Diseases are everywhere, so why aren’t we always sick? What can we do to stop disease in its tracks? Learn to make a mathematical model of an epidemic and try to stop it using basic public health tools. The government uses math to guide the prevention and treatment of diseases in humans, animals and plants. We'll examine the mathematical tools and models used to understand how diseases spread and how to fight them.
11. Genetic Freaks
Have you ever wondered why sisters and brothers don't look exactly alike? Everyone's mom and dad pass on half of their genes to each of their children but it is not always the same half. Sometimes "recessive", or sneaky, genes can give you a look you would never guess, like having red hair when both your parents have brown hair! We'll use mom and dad "bugs" to show how genes are passed from parents to kids and how different combinations occur. Using our bugs' genes, you'll build your own baby genetic freak. Unlike real bugs, you'll want to eat these when we're done!
12. Holey Cow
How can cows turn hay into milk? They have rumens! Come explore a cow's stomach and experience aspects of life as a dairy cow. From farm to table, what affects the milk you drink, and what exactly is in your milk? Discuss real life farm practices and how they may, or may not, affect your health and nutrition.
Note: Dairy products, hay, fur, latex involved. Students should wear clothes they don't mind getting dirty.
13. How Plants are Doctors, Chefs, and Ninjas
Ever wonder why there are so many plants in nature despite all of the things that eat them? One reason is that plants fight back against marauding microbes, insects, and other animals using chemical and physical defenses. In this workshop, you will learn about how plants defend themselves using taste, compounds that kill germs, castle building, and ninja-like deceptive arts. We will also see how humans can use these defensive products to our benefit.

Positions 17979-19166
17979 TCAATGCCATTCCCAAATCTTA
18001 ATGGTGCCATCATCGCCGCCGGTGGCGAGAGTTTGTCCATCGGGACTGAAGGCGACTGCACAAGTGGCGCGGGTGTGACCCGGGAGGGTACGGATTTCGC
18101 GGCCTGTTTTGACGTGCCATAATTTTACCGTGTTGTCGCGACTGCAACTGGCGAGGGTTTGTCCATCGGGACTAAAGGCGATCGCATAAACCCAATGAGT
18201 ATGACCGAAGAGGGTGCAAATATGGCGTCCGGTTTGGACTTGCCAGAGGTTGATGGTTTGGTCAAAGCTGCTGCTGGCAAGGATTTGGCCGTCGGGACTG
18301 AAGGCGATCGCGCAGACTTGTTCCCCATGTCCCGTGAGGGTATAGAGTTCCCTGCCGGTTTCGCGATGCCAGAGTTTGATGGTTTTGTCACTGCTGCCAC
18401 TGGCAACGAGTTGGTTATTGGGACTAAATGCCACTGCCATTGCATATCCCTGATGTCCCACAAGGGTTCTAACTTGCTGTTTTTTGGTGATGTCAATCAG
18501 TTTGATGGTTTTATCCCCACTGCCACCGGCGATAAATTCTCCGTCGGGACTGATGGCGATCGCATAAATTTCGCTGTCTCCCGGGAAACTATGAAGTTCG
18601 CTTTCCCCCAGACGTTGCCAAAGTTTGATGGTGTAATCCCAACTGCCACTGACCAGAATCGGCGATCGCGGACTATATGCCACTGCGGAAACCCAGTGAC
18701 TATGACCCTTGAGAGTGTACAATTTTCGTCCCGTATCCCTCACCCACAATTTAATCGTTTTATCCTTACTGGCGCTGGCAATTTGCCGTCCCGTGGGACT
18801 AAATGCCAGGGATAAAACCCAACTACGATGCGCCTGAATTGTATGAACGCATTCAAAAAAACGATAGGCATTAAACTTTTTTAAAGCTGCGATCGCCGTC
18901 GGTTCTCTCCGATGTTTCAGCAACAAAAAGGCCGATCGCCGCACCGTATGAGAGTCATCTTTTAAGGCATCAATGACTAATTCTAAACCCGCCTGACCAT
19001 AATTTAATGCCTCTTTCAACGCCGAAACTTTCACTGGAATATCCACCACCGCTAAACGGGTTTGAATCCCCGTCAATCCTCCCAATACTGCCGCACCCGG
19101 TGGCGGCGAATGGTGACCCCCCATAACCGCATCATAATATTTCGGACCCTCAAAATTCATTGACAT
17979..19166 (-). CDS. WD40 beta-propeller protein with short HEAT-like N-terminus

14. Juice From Juice: Berry Solar Cells
Did you know you could make electricity from something as ordinary as a berry? We can convert the energy from the sun into a form that can be used to power your computer or car with a solar cell. Come learn how to design, build, and try out your own berry-powered solar cell!
15. Life Under Ithaca's Ancient Sea
Did you know that 300 million years ago, Ithaca was a tropical sea? We can find this out by looking at Ithaca’s rocks! In this workshop, you’ll learn how different types of rocks from around Ithaca were formed and learn about some of the creatures that used to live in Ithaca’s sea. You’ll also do some detective work with your own group of fossils to figure out where in the sea your ancient critters lived!
16. Making Perfume and Lip Balm for the World (and you!)
Dive into the world of Chemical Engineering. We will describe the steps used to extract and purify scents to make perfume as well as investigate how lip balm keeps your lips so moist. You'll have a chance to make your own perfume and lip balm and see some of the tools that companies use to make these products for millions of people.
17. Marine Biology: Our Ocean Shores
The ocean comes to Cornell! Come meet live starfish, lobsters, sea urchins, scallops or other ocean creatures. See preserved fish collected from oceans all over the world and learn how they've adapted themselves in weird and wacky ways! We’ll also find out about the impacts of climate change on marine animals and the habitats where they live.
18. Materials in the House
Plastic is everywhere in your household. In this workshop you will learn about plastics by making Nylon and Silly Putty and (even more fun) by shattering CDs and straws to see how and why these materials break.
19. The Physics of Bubbles
Everyone knows bubbles are fun, but did you know that there's also a lot of really interesting physics in bubbles? In this workshop, we will investigate the science of bubbles with a variety of hands-on experiments. Some of the questions we will try to answer are: What gives soap bubbles their colors? What gives bubbles their shape? Why do you get an explosion of bubbles when you mix Mentos and Diet Coke? Come and play with bubbles and see how all kinds of fun science can be found in some of the most common places!
20. Plants by Design